Instapundit links to a story detailing how regularory excess, among other things, has slowed U.S. reaction to the oil spill in the Gulf.
Three days after the BP oil spill in the Gulf of Mexico began on April 20, the Netherlands offered the U.S. government ships equipped to handle a major spill, one much larger than the BP spill that then appeared to be underway. "Our system can handle 400 cubic metres per hour," Weird Koops, the chairman of Spill Response Group Holland, told Radio Netherlands Worldwide, giving each Dutch ship more cleanup capacity than all the ships that the U.S. was then employing in the Gulf to combat the spill.
To protect against the possibility that its equipment wouldn't capture all the oil gushing from the bottom of the Gulf of Mexico, the Dutch also offered to prepare for the U.S. a contingency plan to protect Louisiana's marshlands with sand barriers. One Dutch research institute specializing in deltas, coastal areas and rivers, in fact, developed a strategy to begin building 60-mile-long sand dikes within three weeks. . . .
The U.S. government responded with "Thanks but no thanks," remarked Visser, despite BP's desire to bring in the Dutch equipment and despite the no-lose nature of the Dutch offer --the Dutch government offered the use of its equipment at no charge. Even after the U.S. refused, the Dutch kept their vessels on standby, hoping the Americans would come round. By May 5, the U.S. had not come round. To the contrary, the U.S. had also turned down offers of help from 12 other governments, most of them with superior expertise and equipment --unlike the U.S., Europe has robust fleets of Oil Spill Response Vessels that sail circles around their make-shift U.S. counterparts.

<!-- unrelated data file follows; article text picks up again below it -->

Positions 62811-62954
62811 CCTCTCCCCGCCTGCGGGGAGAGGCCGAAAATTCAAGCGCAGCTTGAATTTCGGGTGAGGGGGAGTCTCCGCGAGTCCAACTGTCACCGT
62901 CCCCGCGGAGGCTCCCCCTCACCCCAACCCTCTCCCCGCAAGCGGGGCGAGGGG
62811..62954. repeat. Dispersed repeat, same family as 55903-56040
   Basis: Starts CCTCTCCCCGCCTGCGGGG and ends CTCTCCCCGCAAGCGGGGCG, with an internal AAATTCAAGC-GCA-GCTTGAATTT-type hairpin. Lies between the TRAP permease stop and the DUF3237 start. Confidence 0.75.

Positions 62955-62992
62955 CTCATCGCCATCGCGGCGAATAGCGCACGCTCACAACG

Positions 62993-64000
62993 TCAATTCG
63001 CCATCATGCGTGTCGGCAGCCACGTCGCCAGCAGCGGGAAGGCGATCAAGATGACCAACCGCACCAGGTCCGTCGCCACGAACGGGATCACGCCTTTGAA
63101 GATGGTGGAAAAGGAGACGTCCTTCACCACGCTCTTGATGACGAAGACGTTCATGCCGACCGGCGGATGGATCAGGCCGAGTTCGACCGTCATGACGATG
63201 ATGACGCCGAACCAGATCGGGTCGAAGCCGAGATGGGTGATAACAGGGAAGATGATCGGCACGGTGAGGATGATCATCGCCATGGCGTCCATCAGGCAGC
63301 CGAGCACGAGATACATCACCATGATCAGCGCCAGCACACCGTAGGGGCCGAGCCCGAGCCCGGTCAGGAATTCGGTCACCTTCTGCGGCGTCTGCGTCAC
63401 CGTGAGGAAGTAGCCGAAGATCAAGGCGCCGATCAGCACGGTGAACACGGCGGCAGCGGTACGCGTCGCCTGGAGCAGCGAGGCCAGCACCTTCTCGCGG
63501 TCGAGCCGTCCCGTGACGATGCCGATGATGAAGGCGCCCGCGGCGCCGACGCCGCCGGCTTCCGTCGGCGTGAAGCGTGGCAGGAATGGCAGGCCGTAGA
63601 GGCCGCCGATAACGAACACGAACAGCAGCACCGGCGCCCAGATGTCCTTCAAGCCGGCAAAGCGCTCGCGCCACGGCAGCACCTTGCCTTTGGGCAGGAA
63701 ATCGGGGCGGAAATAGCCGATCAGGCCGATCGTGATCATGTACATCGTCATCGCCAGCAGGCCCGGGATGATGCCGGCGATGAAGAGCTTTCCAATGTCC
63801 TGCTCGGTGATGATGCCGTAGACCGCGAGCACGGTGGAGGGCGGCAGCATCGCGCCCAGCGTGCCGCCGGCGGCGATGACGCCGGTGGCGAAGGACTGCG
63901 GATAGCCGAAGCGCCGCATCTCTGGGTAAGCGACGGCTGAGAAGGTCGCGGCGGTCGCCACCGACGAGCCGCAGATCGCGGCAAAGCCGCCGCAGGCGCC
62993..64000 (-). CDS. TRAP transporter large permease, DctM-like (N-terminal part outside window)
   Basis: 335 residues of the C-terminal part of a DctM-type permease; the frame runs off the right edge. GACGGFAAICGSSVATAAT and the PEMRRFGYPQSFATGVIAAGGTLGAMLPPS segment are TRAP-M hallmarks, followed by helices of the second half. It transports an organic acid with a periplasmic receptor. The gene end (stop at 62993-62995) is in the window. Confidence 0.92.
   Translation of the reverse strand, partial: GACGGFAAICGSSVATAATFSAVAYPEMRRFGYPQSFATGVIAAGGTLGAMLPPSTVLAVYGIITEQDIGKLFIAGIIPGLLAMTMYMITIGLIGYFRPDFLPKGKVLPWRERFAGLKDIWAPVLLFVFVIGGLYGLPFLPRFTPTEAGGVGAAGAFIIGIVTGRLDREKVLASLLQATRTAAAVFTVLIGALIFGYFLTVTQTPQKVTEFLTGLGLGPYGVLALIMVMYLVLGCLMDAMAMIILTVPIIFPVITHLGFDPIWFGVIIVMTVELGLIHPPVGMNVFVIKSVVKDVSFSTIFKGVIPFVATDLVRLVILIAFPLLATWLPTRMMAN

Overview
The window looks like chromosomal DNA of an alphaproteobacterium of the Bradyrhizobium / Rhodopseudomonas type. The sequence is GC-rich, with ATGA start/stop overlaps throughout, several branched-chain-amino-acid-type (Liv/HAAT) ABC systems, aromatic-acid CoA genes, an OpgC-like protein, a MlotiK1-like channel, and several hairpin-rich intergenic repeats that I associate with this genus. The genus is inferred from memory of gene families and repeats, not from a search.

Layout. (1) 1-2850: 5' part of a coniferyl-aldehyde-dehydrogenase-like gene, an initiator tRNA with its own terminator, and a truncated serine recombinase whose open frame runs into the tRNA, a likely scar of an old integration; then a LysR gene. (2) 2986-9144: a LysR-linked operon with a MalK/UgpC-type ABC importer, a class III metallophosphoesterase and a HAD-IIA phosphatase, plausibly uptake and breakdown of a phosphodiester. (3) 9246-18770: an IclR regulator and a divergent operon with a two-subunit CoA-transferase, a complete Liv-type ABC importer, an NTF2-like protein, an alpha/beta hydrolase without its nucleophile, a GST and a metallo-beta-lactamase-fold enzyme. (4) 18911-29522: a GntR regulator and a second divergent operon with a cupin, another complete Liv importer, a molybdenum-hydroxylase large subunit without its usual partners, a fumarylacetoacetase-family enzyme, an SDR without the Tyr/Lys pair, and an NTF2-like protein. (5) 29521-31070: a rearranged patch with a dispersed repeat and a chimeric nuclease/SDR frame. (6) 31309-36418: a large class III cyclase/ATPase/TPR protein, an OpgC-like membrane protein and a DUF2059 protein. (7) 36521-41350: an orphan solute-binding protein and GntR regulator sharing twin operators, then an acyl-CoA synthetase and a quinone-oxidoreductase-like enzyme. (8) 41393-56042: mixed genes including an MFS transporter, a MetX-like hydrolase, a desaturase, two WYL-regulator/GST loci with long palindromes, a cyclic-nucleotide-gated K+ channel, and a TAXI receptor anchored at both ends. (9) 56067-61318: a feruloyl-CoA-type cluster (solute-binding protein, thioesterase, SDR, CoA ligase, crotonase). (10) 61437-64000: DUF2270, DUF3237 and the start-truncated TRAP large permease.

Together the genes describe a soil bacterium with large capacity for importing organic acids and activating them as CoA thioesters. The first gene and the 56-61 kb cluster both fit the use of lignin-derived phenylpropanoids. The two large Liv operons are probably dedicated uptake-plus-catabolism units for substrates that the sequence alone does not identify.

Why does neither the U.S. government nor U.S. energy companies have on hand the cleanup technology available in Europe? Ironically, the superior European technology runs afoul of U.S. environmental rules. The voracious Dutch vessels, for example, continuously suck up vast quantities of oily water, extract most of the oil and then spit overboard vast quantities of nearly oil-free water. Nearly oil-free isn't good enough for the U.S. regulators, who have a standard of 15 parts per million -- if water isn't at least 99.9985% pure, it may not be returned to the Gulf of Mexico.
When ships in U.S. waters take in oil-contaminated water, they are forced to store it. As U.S. Coast Guard Admiral Thad Allen, the official in charge of the clean-up operation, explained in a press briefing on June 11, "We have skimmed, to date, about 18 million gallons of oily water--the oil has to be decanted from that [and] our yield is usually somewhere around 10% or 15% on that." In other words, U.S. ships have mostly been removing water from the Gulf, requiring them to make up to 10 times as many trips to storage facilities where they off-load their oil-water mixture, an approach Koops calls "crazy."
The Americans, overwhelmed by the catastrophic consequences of the BP spill, finally relented and took the Dutch up on their offer -- but only partly. Because the U.S. didn't want Dutch ships working the Gulf, the U.S. airlifted the Dutch equipment to the Gulf and then retrofitted it to U.S. vessels. And rather than have experienced Dutch crews immediately operate the oil-skimming equipment, to appease labour unions the U.S. postponed the clean-up operation to allow U.S. crews to be trained.
This is not a new problem:
When the Exxon Valdez oil tanker accident occurred off the coast of Alaska in 1989, a Dutch team with clean-up equipment flew in to Anchorage airport to offer their help. To their amazement, they were rebuffed and told to go home with their equipment.
The U.S. government seems to be trying to follow a few imperatives at once: take care of the spill, and maintain enviornmental and worker regulations. The result has been unfortunate, but not surprising. The quest for a policy with no down-side, like the desire to create a world where there is no need for prerogative power in the executive, however much to be wished for, is, in fact, a sign of extremism. The world ain't like that. There will always be competing goods, and there will always be times when action beyond the letter of the law is necessary.